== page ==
voxel in standard space and testing them against the null
distribution of median SSQ-ratios computed from the iden-
tically transformed wavelet resampled data [Brammer
Schematic representation of the fMRI Simon task. Subjects
respond to the iconic information (direction of arrow) and have
to inhibit the predominant tendency to respond to the spatial
information in incongruent trials (side of arrow appearance). In
oddball trials the stimulus is congruent but slightly slanted.
rRubia et al. r
r 604 r
et al., 1997]. Then thresholding at any required level of sig-
nificance proceeds exactly as for normal t or F tests where
the observed statistic is tested against the appropriate criti-
cal value from a theoretical rather than a data-derived dis-
tribution. The voxel-level threshold was first set to 0.05 to
give maximum sensitivity and to avoid Type II errors.
Next, a cluster-level threshold was computed for the
resulting 3D voxel clusters such that the final expected
number of Type I error clusters was <1 per whole brain.
The necessary combination of voxel and cluster level
thresholds was not assumed from theory but rather was
determined by direct permutation for each dataset, giving
excellent Type II error control [Bullmore et al., 1999]. Clus-
ter mass rather than a cluster extent threshold was used,
to minimize discrimination against possible small, strongly
responding foci of activation [Bullmore et al., 1999, 2001].
Briefly, a voxel-wide significance threshold was set (P <
0.05), and surviving voxels were assembled into 3D clus-
ters using a contiguity criterion. The mass of each cluster
was calculated by adding the statistical values of all clus-
ter members and thresholded at P < 0.01. Less than one
false positive activation locus was expected for P < 0.05 at
voxel level and P < 0.01 at cluster level.
For the between-group comparisons, one-way ANCOVA
analysis with IQ as covariate and group as factor with
three levels was conducted using randomization-based test
for voxel or cluster-wise differences as described above
[Bullmore et al., 1999, 2001]. For these between-group com-
parisons, less than 1 false activated cluster was expected at
a P-value of P < 0.05 for voxel and P < 0.01 for cluster
comparisons. Then scalar
response for each participant were extracted in each of the
significant clusters of the one way ANCOVA analysis and
post-hoc t-tests (using Bonferroni correction) were con-
ducted on these measures to identify comparisons between
the different groups.
Correlation Between Brain Activation,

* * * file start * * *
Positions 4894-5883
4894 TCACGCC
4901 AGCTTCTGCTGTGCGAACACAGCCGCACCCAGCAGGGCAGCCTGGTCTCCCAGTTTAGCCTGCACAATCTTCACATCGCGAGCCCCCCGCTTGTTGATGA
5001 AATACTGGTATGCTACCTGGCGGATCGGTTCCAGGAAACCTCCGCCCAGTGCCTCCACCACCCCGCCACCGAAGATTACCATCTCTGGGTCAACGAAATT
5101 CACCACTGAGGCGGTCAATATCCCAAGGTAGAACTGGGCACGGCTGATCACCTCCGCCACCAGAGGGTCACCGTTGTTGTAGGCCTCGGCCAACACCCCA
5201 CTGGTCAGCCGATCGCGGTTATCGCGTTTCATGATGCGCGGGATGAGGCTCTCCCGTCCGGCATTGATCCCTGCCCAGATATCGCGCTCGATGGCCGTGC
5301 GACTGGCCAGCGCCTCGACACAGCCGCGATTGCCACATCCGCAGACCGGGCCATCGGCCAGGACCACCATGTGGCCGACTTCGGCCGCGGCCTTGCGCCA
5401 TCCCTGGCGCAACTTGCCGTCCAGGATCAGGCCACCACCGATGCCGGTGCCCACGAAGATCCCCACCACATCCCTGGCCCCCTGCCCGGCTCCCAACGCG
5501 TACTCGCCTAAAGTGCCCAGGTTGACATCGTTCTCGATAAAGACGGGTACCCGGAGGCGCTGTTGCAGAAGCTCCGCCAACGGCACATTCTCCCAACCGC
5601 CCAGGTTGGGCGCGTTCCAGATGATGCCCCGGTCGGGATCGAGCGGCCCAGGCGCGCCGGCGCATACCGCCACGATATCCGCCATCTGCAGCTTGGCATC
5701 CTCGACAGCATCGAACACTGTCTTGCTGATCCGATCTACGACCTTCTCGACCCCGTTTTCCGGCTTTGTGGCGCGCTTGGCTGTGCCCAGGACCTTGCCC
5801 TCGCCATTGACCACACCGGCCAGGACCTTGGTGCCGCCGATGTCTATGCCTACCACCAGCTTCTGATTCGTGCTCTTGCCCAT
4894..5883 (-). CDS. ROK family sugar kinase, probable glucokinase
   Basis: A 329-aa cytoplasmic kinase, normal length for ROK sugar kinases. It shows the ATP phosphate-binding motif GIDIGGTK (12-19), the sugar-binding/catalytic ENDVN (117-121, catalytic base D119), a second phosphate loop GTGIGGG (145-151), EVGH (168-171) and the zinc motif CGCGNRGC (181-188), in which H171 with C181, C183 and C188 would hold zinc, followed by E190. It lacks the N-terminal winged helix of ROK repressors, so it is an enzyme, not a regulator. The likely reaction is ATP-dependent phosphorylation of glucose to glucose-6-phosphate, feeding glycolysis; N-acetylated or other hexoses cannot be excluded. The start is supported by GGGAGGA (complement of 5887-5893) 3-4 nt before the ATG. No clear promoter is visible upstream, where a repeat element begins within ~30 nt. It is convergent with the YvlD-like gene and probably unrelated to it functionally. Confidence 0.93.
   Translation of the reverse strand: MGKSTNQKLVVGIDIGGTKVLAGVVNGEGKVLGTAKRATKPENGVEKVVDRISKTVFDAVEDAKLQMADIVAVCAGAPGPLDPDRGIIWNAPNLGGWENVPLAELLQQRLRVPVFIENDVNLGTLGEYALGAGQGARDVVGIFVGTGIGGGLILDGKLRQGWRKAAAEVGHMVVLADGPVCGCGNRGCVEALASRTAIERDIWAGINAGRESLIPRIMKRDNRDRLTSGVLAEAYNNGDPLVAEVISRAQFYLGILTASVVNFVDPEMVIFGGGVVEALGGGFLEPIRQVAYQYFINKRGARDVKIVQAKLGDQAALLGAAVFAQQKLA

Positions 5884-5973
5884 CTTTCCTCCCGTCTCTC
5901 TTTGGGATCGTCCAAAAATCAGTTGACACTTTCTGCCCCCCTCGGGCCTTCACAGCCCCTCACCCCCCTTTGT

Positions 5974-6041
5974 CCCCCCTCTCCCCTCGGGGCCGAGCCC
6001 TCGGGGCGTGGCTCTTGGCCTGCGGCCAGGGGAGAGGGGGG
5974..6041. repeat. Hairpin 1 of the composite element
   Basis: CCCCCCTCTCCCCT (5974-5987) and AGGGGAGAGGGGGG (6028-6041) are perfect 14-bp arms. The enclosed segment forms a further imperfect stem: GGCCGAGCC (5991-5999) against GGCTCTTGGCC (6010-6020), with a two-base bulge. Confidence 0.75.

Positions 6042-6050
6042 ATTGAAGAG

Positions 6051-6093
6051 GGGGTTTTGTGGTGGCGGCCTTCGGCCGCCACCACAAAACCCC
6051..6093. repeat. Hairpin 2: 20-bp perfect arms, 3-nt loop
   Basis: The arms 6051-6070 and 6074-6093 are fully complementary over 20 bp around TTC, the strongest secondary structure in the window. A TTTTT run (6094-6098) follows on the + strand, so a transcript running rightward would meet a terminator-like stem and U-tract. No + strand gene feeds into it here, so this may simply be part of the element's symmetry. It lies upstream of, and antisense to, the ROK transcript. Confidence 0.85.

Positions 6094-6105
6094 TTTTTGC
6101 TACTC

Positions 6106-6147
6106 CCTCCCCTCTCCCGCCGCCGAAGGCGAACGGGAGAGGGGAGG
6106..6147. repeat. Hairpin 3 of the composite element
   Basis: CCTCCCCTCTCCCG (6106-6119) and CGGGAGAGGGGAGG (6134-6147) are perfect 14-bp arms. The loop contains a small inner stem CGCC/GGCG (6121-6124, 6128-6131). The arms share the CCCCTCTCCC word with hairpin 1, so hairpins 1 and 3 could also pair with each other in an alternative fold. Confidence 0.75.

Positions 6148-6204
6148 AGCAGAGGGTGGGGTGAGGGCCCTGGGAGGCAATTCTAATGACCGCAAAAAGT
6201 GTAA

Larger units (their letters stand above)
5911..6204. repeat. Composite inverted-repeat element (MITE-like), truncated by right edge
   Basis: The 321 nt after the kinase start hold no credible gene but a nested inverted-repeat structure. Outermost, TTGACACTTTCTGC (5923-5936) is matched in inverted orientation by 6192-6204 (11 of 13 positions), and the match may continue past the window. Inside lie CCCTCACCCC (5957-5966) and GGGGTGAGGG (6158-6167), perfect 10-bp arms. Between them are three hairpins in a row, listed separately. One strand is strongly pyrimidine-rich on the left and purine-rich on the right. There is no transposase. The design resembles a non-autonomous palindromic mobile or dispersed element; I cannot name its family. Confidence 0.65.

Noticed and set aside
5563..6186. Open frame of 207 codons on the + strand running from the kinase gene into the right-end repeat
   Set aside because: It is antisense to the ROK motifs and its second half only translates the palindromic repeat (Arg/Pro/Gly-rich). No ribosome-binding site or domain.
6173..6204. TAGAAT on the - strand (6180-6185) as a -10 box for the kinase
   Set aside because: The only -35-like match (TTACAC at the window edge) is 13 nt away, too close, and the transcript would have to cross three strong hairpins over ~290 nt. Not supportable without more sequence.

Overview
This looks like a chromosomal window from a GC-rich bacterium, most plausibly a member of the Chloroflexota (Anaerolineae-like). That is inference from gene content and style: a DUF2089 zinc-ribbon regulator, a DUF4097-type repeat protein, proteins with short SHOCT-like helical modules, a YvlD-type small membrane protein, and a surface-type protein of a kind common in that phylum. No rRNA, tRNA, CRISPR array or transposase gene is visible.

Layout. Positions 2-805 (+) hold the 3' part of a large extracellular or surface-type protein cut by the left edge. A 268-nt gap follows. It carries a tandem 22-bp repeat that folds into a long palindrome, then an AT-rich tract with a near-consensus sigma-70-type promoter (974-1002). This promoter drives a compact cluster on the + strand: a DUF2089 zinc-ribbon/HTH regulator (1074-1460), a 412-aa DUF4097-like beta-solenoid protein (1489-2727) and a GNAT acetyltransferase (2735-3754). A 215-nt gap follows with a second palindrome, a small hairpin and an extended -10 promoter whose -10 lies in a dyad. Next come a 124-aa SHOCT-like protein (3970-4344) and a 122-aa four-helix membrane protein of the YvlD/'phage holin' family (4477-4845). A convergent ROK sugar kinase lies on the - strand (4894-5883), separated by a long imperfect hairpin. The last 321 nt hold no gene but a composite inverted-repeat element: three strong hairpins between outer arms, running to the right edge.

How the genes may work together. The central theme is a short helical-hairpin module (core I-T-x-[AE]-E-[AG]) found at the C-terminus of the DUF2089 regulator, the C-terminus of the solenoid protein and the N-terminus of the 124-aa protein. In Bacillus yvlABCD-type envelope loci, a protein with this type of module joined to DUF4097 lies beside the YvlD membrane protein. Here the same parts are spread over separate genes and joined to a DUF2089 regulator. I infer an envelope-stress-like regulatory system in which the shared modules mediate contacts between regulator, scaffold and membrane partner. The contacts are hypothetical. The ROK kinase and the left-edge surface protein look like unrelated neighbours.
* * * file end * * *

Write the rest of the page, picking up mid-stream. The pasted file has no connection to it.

Performance, and Symptoms
Scalar measure of mean BOLD response for each partici-
pant was extracted in each of the significant clusters of
between-group activation differences. Pearson correlations
(two-tailed) were then calculated between brain activation
and eitherSDQ inattention/hyperactivity
ADHD patients or CY-BOCS obsession and compulsion
scores in OCD patients.
Repeated measures ANCOVA with group as factor and
trial-type as within-subject levels (congruent, incongruent,
and oddball) was conducted for reaction times and errors.
There was a significant within-subjects effect on reaction
times (F ¼ 3, df ¼ 2, P < 0.05) which was due to a within-
subject linear effect (F ¼ 5, df ¼ 1, P < 0.03) where all sub-
jects had the slowest reaction times in the Simon condition,
followed by the oddball condition, with the fastest reaction
times for the congruent trials. There was also a significant
reaction time by group effect (F ¼ 4, df ¼ 3, P < 0.02). Post-
hoc group comparisons showed that this was due to a larger
Simon RT effect in patients with OCD when compared to
ADHD patients (P < 0.027) (see Table I).
For errors, there was a significant effect of trial type on
errors within subjects (F ¼ 13, df ¼ 2, P < 0.0001), which
was due to all subjects making more errors to incongruent
compared to congruent or oddball trials (see Table I).
Multivariate test, however, showed no group by error
effect (F ¼ 1, df ¼ 4, P ¼ n.s.).
ANOVA showed no significant between-group differen-
ces in the extent of 3D motion during task performance.
Oddball—Congruent trials. Within-group activations are
shown in Figure 2a. Controls activated medial and dorso-
lateral prefrontal cortex, posterior cingulate/precuneus,
superior temporal gyri, inferior parietal lobe, visual cortex,
TABLE I. Performance variables of the Simon task by group
(N ¼ 20)
ADHD (N ¼ 18)
OCD (N ¼ 10)
MRT ¼ mean reaction time (ms); SD ¼ intra-subject standard deviation.
rDisorder-specific dysfunctions in ADHD and OCD r
r 605 r